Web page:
Last year, reporters were struggling with what to call waterboarding and similar practices. Should they be reported as torture or is that word too political?

The issue was never really settled, and this piece in Slate explores the evolving relationship between politicians and the word (and practice of) torture.

 

Seven billion federal dollars have been given out to help telecoms build high speed broadband networks (we’ve written about one post for each dollar awarded), but the government may not have the ability to make sure the money is being properly spent.

From Politico:

The Commerce Department’s National Telecommunications and Information Administration, one of the agencies leading the charge, initially expected Congress to set aside millions of dollars for oversight when the stimulus program expired Sept. 30.

But lawmakers haven’t voted on President Barack Obama’s proposed 2011 budget, which called for roughly $24 million to help keep tabs on award winners. And while Congress is in the throes of approving a bill this week designed to keep the government running until December, that proposal lacks the relief NTIA sought.

In the fight over climate change (with one contingent fighting to stop it and another fighting to say it doesn’t exist, or isn’t man-made, etc.) the next battleground may be state governments.

Politico reports that state environmental legislation is coming under fire, and conservative groups and lobbyists hope to score big for their national cause by defeating state efforts to curb climate change through carbon caps and green energy.

In California, Texas oil giants Valero and Tesoro are spearheading a November ballot initiative to derail the Golden State’s landmark 2006 law capping its greenhouse gas emissions.

In New Jersey, conservatives are leaning on Republican Gov. Chris Christie to drop out of a 10-state regional cap-and-trade compact and show his true political stripes as he raises his national profile with an endorsement tour this fall.

Similar efforts could follow in other states, depending on how November gubernatorial races shake out.

California’s global warming law, which forces emissions across much of the economy to fall to 1990 levels by 2020, is the nation’s strongest and most sweeping policy to tackle global warming, absent federal policy. That, and the symbolism of reversing climate policy in a major liberal state, is why both sides of the Proposition 23 debate acknowledge the upcoming vote has larger implications.

Opponents of the estate tax often say the tax on large inheritances hurts farmers by adding a levy to property and money that’s passed down through families.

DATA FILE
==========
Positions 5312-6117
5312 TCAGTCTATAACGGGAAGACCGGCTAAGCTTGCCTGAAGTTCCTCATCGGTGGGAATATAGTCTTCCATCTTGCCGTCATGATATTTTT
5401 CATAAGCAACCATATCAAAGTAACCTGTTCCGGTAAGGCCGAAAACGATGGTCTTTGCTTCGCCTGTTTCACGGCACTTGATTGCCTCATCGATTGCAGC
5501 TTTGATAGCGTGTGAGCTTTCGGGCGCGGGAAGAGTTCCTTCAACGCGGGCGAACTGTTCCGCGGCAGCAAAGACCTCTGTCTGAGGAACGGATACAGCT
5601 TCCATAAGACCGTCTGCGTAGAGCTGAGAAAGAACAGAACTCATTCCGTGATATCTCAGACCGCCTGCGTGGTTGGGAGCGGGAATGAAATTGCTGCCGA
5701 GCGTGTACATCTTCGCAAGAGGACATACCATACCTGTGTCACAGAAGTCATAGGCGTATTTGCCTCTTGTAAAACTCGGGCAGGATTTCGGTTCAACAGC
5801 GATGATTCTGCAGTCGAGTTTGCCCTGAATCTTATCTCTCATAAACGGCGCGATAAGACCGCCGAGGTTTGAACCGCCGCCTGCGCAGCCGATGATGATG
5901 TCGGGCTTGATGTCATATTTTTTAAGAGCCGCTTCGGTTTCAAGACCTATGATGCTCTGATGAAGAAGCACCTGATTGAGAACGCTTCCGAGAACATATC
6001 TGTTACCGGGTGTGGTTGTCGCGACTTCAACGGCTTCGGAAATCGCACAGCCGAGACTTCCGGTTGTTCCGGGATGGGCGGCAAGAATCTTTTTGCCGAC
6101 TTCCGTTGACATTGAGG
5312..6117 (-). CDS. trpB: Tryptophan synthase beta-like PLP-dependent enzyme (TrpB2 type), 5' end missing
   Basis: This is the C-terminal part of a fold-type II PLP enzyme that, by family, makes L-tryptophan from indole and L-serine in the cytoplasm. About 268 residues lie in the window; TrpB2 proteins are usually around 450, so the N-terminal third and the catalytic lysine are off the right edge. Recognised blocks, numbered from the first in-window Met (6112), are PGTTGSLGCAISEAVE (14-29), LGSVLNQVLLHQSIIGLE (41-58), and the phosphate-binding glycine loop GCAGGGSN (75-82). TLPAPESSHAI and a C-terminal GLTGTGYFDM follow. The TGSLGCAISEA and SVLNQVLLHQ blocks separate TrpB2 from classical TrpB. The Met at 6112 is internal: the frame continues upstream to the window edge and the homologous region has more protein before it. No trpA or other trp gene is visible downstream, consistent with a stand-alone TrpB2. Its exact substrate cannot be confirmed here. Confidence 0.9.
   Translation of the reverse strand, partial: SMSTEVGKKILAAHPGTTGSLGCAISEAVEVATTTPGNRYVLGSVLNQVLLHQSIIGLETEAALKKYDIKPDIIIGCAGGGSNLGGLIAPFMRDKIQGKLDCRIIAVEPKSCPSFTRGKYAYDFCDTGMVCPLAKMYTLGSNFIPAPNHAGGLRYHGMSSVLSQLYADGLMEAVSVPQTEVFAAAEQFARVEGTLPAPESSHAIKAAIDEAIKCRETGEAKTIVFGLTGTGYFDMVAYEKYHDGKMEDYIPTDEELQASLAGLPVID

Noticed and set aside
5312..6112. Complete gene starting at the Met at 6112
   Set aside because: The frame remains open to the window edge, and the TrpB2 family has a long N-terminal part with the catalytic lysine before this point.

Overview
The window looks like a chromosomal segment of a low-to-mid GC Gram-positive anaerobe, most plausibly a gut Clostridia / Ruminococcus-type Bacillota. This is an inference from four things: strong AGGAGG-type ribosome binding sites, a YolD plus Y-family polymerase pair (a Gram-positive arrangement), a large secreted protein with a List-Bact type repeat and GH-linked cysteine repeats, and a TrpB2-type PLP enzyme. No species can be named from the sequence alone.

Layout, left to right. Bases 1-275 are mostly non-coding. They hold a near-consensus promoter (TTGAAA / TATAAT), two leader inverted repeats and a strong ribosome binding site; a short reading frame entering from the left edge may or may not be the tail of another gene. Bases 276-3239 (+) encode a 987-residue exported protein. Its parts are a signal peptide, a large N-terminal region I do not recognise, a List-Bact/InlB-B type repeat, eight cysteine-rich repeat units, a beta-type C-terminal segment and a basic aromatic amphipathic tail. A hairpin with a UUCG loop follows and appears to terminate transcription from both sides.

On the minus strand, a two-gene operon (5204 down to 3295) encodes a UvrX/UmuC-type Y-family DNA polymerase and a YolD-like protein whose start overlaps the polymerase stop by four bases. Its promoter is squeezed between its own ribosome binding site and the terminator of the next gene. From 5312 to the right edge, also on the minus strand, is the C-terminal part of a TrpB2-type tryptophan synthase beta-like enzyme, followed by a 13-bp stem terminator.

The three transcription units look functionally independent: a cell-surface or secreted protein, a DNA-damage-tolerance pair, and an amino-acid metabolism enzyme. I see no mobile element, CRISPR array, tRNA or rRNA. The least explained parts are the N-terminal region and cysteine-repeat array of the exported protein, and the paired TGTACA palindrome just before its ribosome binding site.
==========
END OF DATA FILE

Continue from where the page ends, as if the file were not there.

But Chuck Hassebrook of the Center for Rural Affairs (h/t to the Rural Blog) writes that a full repeal of the estate tax would make it harder for small farms to compete with farms run by wealthy heirs.

Some are pushing for raising the exemption to $10 million for couples ($5 million per spouse) and dropping the tax rate on the largest estates to 35 percent. Others would repeal the tax entirely on farmland.

Each of these proposals is overly generous to wealthy heirs and puts farmers, ranchers and small business people who must earn their way at a competitive disadvantage. The overwhelming majority of family farms and businesses would be hurt, not helped.

Farming and business are competitive. The heir of a tax-free $10 million estate has a huge advantage in competing for land and business over those who stand to receive modest or no inheritance. The estate tax helps level the playing field between those whose success is based on being born into the right family and those who must earn success through hard work, brains and determination.

Governor Steve Beshear released this statement about today’s Race to the Top announcement.

While we are disappointed that Kentucky did not win an award in the second round of Race to the Top funding, we are confident that the steps we are taking in education will significantly improve the education experience for Kentucky’s students.  The fact that Kentucky was named a finalist twice for these funds speaks to the success of the combined efforts of my office, the Department of Education (KDE) and the General Assembly.

Catch that? “…we are confident that the steps we are taking in education will significantly improve the education experience…”

Well, that’s part of the point of Race for the Top. States push reforms to apply for the money, and even if they don’t get grants, the reforms are in place. But as Marketplace reported last month, those changes may not stick in some cash-strapped states:

Secretary Duncan says states aren’t going to roll back the reforms they promised just because they didn’t get any money. But some cash-strapped states will have no choice.

Jennifer Cohen analyzes education policy at the New America Foundation.

JENNIFER COHEN: Following through on the reforms that they proposed in their Race to the Top applications may be impossible.

Secretary Duncan says, never fear. He’s got other education grants to dole out, at least this year. Next year, may be different. Congress is in a budget-cutting mood.